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John Locke 1632-1704
John Locke was born on August 29, 1632, in Wrington, Somerset, England. Regarded as one of the
most influential Enlightenment thinkers, he was known as the Father of Classical Liberalism. He was an
economist, political operative, physician, Oxford scholar, and medical researcher as well as one of the great
philosophers of the late 17th and early 18th centuries.
Locke created the philosophy that there was no legitimate government under the Divine Right of King's
theory, which emphasized that God chose some people to rule on earth in His will. Therefore, the monarch's
actions were the will of God and to criticize the ruler meant you were challenging God. However, Locke
did not believe in this theory and wrote his own to challenge it.
Locke's writings also greatly influenced the founding fathers of the United States when writing the
Constitution. They implemented his idea that the power to govern was obtained from the permission of the
people. He believed the purpose of government was to protect the natural rights of its citizens. He stated
that natural rights were life, liberty, and property and that all people automatically earned these simply by
being born. When a government did not protect those rights, the citizen had the right to overthrow the
government. These ideas were incorporated into the Declaration of Independence by Thomas Jefferson.
Once they took root in North America, the philosophy was adopted in other places as justification for
revolution.
Locke believed that children are born with their minds a blank sheet of paper, a clean slate, a tabula rasa.
He also maintained that children are potentially free and rational beings and that the realization of these
human qualities tends to be disillusioned through the imposition of the sort of prejudice that perpetuates
oppression and fallacy. Locke believed it was the upbringing and education that hindered the development
of children's humanity. Locke noted two consequences of the doctrine of the tabula rasa: egalitarianism and
vulnerability.
Locke believed the purpose of education was to produce an individual with a sound mind in a sound body
to better serve his country. Locke thought that the content of education ought to depend upon one's station
in life. The common man only required moral, social, and vocational knowledge. He could do quite well
with the Bible and a highly developed vocational skill that would serve to support him in life and offer
social service to others. However, the education of gentlemen ought to be of the very highest quality. The
gentleman must serve his country in a position of leadership.
For gentlemen, Locke believed that he must have a thorough knowledge of his language. The schools of
the Puritans in England broke with tradition completely. They sought to educate one for the society in which
he would live. The schools were called, therefore, schools of social realism. Locke, in keeping with Milton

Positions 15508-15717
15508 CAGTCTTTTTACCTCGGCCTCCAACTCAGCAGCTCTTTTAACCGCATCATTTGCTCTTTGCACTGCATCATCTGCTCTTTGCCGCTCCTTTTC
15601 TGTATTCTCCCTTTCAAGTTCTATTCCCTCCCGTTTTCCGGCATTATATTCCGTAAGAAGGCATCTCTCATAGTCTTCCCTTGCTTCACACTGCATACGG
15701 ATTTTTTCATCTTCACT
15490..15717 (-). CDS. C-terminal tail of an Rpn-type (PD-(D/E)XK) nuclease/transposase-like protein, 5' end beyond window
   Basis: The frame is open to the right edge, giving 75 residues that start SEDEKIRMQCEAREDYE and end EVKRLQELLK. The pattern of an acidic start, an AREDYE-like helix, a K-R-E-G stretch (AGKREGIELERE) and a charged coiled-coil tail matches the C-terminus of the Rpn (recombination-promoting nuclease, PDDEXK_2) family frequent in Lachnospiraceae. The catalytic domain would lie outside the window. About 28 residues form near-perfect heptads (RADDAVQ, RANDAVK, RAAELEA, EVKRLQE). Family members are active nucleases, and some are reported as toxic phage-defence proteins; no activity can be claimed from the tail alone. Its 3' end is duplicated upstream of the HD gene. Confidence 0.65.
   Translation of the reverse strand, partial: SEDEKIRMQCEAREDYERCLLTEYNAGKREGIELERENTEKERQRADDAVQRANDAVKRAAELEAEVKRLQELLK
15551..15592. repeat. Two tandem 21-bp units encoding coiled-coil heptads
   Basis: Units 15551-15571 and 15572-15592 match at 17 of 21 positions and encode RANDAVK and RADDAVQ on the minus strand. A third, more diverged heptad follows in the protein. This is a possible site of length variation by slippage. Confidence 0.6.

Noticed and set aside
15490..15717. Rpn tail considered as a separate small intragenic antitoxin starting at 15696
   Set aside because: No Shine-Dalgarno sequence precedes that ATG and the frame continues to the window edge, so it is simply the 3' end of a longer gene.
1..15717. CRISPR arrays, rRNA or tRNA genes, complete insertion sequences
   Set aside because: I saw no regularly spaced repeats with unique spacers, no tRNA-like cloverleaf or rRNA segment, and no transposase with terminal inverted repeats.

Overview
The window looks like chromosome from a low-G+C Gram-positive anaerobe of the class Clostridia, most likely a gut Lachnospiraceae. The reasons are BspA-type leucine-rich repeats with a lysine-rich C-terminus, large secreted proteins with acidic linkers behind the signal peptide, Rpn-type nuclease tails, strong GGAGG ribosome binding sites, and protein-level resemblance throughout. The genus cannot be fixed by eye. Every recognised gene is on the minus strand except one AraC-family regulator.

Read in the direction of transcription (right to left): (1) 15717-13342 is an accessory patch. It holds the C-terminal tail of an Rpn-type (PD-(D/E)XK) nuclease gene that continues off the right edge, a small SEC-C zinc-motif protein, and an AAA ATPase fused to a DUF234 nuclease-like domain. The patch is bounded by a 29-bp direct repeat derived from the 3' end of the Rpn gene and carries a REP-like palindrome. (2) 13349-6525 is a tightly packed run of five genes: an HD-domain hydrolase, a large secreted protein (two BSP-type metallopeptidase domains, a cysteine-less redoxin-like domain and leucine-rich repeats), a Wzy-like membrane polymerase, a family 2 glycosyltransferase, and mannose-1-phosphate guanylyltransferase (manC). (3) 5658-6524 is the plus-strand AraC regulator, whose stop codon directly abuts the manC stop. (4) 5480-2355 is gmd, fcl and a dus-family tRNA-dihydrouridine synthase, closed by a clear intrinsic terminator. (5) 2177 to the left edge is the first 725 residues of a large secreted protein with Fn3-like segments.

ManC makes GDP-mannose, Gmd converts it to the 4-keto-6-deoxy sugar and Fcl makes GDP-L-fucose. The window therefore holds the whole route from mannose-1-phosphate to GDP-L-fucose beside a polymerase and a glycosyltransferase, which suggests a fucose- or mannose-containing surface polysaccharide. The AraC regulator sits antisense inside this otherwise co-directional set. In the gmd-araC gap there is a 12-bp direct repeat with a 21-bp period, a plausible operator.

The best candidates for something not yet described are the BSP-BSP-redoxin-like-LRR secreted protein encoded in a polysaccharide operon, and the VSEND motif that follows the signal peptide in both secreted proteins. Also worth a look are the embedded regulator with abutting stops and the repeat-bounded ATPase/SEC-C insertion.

and other Puritans, held that the content of the curriculum must serve some practical end. He recommended
the introduction of contemporary foreign languages, history, geography, economics, math, and science.
Locke proposed the following for the education of the gentleman:
a. Moral Training. All Christians must learn to live virtuously.
b. Good Breeding. The gentleman must develop the poise, control and outward behavior of excellent
manners. Education must aim, therefore, at developing correct social skills.
c. Wisdom. The gentleman ought to be able to apply intellectual and moral knowledge in governing
his practical affairs.
d. Useful Knowledge. The gentleman must receive an education which will lead to a successful life
in the practical affairs of the society, as well as that which
leads to the satisfaction derived from scholarship and good books.
In his final years, he lived in the country at Oates in Essex at the home of Sir Francis and Lady Masham.
Before his death, Locke saw four more editions of An Essay Concerning Human Understanding. He died
at Oates in Essex on October 28, 1704.
To summarize, Locke’s Big Ideas are the following; he coined the term tabula rasa (blank slate) to denote
that the human mind is born unformed and that ideas and rules are only enforced through experience
thereafter; he established the method of introspection, focusing on one’s own emotions and behaviors in
search of a better understanding of the self; and argued that in order to be true, something must be capable
of repeated testing, a view that girded his ideology with the intent of scientific rigor.
Jean-Jacques Rousseau (1712-1778)
Jean Jacques Rousseau was an 18th-century philosopher who later became known as a revolutionary
philosopher on education and a forerunner of Romanticism. One of the most influential thinkers during the
Enlightenment in 18th century Europe, his ideas concerning education and the role society plays in a child's
development/education was published in his famous work Emile, which caused some sparks to help light
the
French
Revolution
and
eventually
brought
about
his
exile
from
Paris.
Born in Geneva on June 28th, 1712, Rousseau's ultimate belief was that people are born good, but are
corrupted by society. He also thought that individuals only learn these "bad habits" by living in the city,
which is why he preferred a rural setting for children to learn. He wanted to abandon society's hypocrisy
and pretentiousness. He believed that natural education promotes and encourages qualities such as